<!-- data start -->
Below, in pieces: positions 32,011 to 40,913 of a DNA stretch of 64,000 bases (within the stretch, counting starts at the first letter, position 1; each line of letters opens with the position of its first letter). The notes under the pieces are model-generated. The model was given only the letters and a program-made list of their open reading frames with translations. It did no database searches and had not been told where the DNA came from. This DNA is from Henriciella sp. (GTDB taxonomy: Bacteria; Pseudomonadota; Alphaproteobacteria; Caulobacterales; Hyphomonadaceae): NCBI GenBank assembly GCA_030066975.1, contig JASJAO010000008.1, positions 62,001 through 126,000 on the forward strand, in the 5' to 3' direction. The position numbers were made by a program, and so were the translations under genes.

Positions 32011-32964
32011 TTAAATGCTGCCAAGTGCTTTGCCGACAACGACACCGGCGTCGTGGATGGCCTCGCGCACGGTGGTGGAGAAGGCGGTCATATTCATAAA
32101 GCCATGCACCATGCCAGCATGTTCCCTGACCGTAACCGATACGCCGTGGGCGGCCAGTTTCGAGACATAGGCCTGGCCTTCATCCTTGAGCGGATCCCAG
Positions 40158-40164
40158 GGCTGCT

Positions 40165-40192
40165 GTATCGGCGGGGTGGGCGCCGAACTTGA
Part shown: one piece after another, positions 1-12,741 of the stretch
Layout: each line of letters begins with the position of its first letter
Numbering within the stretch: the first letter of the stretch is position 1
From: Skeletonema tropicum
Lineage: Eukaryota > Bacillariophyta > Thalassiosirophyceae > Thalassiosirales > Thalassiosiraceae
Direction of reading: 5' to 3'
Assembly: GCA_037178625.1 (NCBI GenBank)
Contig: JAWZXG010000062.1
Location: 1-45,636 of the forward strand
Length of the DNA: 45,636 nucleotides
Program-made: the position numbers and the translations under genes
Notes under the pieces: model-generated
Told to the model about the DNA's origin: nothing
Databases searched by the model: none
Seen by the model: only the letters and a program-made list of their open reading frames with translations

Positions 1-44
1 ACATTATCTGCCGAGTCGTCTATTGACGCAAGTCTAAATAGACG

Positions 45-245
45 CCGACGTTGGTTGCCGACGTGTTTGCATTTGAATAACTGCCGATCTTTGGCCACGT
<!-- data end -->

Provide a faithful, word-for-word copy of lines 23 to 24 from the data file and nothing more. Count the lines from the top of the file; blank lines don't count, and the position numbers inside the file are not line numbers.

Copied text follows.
Seen by the model: only the letters and a program-made list of their open reading frames with translations

Positions 1-44